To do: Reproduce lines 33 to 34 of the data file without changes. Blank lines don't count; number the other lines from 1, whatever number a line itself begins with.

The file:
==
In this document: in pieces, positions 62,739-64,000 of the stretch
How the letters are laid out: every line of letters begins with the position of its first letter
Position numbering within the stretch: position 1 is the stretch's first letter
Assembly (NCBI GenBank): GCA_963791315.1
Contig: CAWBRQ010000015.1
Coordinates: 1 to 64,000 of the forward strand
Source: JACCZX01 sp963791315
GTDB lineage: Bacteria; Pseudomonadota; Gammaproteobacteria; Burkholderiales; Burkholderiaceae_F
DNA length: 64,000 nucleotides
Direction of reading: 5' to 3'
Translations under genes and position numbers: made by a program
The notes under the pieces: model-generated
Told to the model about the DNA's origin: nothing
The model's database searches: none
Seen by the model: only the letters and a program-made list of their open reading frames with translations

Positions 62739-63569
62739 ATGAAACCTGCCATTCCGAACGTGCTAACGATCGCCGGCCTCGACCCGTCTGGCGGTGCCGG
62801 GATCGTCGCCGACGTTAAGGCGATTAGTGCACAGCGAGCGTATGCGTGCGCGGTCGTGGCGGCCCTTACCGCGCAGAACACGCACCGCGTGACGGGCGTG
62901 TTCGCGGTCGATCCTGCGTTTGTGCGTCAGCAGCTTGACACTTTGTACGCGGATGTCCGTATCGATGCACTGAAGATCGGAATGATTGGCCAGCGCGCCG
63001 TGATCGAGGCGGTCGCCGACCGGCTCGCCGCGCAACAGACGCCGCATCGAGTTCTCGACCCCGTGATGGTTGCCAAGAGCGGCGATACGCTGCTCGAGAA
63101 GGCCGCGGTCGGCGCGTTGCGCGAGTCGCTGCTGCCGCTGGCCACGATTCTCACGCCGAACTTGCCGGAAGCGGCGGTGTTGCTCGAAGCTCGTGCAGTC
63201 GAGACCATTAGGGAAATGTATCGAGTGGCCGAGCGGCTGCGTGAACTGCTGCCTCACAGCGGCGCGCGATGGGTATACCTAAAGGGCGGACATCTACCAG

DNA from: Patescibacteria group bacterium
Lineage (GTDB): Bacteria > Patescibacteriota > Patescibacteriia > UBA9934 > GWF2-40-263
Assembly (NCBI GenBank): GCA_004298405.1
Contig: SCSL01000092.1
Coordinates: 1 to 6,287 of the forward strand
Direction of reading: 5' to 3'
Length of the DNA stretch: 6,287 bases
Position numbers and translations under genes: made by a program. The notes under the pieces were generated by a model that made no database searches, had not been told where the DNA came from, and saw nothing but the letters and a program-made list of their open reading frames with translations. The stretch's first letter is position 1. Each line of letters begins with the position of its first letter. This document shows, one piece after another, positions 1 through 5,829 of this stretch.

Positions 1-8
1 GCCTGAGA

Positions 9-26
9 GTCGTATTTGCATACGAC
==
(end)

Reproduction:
Positions 9-26
9 GTCGTATTTGCATACGAC